Does this cheaper setup compromise on too much to be a real next-gen experience? Could this be an ideal purchase for PlayStation gamers who want to dip their toes into Xbox Game Pass? I bought one a year ago, so let’s find out. Going in the opposite direction of my thoughts on the PS5’s hardware design, I initially thought the Xbox Series S looked weird. This small oblong with a giant black circular grill on top reminds me of the drive-thru speaker box that I’d use to order a Quarter Pounder with cheese.
I grew up with PlayStation, but it’s evident to me after a year that the Xbox Series S will turn some heads. If you’ve been living under a rock, the Series S is the less expensive of two consoles Microsoft released in November. At $299 (£249), this is a significantly more reasonable price than the $500 expected of those wanting for the best 4K experience in the Xbox Series X or PlayStation 5.
A quick shout-out to one of my favourite elements of the Xbox Series systems, which is the versatility of play. Plugging in my USB keyboard and mouse has been a breath of fresh air across games like Halo Infinite and Gears Tactics that do work with controllers, but can feel a little clunky. It means you can turn your console into a low-cost gaming PC.
Over the last 12 months, however, it’s grown on me. The small size and weight is so much more convenient, the box shape is surely a little more durable than Sony’s wing-tipped system, and it’s restrained approach to design makes the box blend into any TV stand or desk with ease. It doesn’t draw attention to itself, and let’s be honest, that’s all you want from a games console.
In real-world use, however, that difference is not as drastic as the numbers suggest. Sure, there are some variable resolution changes (Forza Horizon 5 runs at 1440p at 60 frames per second on the Series X, compared to 1080p 60 fps on the Series S), and you can notice some slight visual downgrades upon closer inspection. But, for typical gameplay without stopping to look at wall textures, this is good enough.
As for what you’ll find under the hood and how it performs, the custom AMD 7nm CPU and RDNA 2 GPU with 10GB GDDR6 video memory produces 4 teraflops of visual power. Compared to the 12 teraflops of the Series X, that sounds paltry, even to those who had no idea what a teraflop was until they bought the console (me).
One problem I’ve ran into constantly this year is a lack of space. For this new generation, 512GB is simply not enough and the use of proprietary storage expansion cards drives the cost up drastically for extra room. To put it into context, if you bought a Series S ($299) and a 1TB memory card ($219), that ends up being $18 more than just buying a Series X. I get that Microsoft may be tactically twisting your arm into getting the more expensive machine, but that imbalance needs to be addressed. I think everyone on all sides of these so-called console wars can agree on one thing: the PS5 had stronger launch titles than Xbox Series X/S, but the tide is starting to change.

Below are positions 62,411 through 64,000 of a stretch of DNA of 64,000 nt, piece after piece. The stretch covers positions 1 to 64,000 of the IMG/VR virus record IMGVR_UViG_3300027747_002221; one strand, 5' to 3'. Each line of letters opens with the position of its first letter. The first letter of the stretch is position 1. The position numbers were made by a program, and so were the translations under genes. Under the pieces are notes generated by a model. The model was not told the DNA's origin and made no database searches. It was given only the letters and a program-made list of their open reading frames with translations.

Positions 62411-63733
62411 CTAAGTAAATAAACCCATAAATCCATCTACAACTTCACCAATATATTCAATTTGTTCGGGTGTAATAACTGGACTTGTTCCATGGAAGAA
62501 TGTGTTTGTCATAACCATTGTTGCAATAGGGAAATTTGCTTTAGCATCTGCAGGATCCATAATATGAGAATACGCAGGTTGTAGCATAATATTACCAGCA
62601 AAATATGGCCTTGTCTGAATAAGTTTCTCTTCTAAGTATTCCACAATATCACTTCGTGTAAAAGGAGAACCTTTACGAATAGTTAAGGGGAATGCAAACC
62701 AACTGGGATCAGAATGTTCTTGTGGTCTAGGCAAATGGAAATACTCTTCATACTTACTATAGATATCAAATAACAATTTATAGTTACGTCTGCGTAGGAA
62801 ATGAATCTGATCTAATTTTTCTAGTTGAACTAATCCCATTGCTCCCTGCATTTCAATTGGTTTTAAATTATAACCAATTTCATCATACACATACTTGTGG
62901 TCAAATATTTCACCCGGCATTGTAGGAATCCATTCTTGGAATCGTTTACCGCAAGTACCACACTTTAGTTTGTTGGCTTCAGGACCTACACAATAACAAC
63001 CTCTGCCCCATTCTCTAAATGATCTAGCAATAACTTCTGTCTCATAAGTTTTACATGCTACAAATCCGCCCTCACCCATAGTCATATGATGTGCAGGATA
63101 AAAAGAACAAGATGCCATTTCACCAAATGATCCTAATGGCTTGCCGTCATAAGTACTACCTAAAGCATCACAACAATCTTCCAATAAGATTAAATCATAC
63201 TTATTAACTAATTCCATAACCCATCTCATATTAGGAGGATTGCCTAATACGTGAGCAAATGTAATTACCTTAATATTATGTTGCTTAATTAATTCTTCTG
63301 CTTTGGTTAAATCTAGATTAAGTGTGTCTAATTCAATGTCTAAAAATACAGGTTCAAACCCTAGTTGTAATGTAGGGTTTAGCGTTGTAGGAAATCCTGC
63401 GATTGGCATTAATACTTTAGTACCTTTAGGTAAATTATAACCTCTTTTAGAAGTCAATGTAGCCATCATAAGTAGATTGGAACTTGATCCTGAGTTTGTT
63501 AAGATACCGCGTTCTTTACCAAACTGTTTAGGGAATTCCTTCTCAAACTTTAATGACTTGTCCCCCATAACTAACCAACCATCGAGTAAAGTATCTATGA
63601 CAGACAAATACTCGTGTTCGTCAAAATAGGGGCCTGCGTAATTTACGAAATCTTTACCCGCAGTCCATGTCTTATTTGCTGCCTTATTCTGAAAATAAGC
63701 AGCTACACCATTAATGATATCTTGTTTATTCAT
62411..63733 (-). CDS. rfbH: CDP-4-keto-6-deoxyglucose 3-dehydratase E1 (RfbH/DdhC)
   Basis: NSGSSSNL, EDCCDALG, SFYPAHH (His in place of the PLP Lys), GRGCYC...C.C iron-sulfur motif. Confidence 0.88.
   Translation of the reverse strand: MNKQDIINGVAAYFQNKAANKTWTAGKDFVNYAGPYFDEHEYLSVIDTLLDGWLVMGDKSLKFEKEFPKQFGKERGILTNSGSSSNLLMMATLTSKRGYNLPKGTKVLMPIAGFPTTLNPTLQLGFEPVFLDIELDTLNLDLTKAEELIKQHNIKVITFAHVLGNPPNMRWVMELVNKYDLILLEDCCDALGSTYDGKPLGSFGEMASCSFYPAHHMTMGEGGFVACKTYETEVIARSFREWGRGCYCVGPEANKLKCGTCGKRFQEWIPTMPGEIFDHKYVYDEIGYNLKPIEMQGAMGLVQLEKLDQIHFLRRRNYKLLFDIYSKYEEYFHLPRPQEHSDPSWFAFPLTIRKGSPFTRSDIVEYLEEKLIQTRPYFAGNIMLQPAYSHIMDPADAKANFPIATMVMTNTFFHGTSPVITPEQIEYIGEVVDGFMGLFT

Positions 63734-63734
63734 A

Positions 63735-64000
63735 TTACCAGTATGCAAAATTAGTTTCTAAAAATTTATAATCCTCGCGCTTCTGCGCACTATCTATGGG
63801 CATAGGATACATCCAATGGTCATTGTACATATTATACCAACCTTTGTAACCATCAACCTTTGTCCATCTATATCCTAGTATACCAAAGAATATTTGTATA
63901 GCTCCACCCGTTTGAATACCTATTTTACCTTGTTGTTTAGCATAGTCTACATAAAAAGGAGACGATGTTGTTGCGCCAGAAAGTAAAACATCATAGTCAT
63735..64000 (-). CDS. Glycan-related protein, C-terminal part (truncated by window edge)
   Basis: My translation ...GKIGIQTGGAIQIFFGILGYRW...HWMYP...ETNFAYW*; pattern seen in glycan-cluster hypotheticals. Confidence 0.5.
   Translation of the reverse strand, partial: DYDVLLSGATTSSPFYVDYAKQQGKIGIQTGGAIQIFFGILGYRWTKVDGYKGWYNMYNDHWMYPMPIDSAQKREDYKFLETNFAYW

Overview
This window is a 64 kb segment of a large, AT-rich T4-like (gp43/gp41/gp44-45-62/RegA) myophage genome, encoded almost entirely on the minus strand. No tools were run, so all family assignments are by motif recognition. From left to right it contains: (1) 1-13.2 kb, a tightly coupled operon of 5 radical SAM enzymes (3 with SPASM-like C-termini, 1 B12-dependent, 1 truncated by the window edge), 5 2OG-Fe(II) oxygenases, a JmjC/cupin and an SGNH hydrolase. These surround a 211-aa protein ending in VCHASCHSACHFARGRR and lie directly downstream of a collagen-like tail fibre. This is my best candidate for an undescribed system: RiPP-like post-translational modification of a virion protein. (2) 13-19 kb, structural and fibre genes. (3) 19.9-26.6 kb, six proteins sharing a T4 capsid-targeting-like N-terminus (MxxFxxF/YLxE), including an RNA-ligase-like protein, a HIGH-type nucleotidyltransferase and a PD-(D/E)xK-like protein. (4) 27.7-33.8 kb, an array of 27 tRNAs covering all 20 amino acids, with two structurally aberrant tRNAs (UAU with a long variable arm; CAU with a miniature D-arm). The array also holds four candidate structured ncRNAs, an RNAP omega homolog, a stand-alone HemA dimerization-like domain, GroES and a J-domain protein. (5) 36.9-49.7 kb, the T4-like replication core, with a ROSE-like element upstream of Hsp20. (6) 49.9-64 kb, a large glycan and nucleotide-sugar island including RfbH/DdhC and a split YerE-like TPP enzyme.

While Sony started strong with the likes of Spider-Man: Miles Morales, Demon’s Souls, the pre-installed Astro’s Playroom and even Bugsnax, Microsoft’s library consisted of the standard launch array of third-party titles and upgrades to pre-existing exclusive games like Forza Horizon 4. The huge selection of games available to play on Xbox Game Pass did a great job of making up for this shortfall, but the lack of games that felt “next-gen” was apparent. But in the space of just a few short months towards the end of 2021, Xbox Game Studios have exploded out of the gates with hit after hit — all playable on Game Pass.
Starting from July, we got Microsoft Flight Simulator, Psychonauts 2, Forza Horizon 5, Grounded and Halo Infinite, to name but a few. This monthly subscription service is starting to come into its own with AAA experiences like these, covering a wide swath of genres. Oh, and did I mention the ease of accessing developer tools and unlocking your console’s capabilities further? Earlier this year, I wrote about turning my Series S into a retro emulator, which took around an hour to do and goes beyond the incredible level of backwards compatibility Microsoft has made available on the Series S; to become an all-round game preservation machine.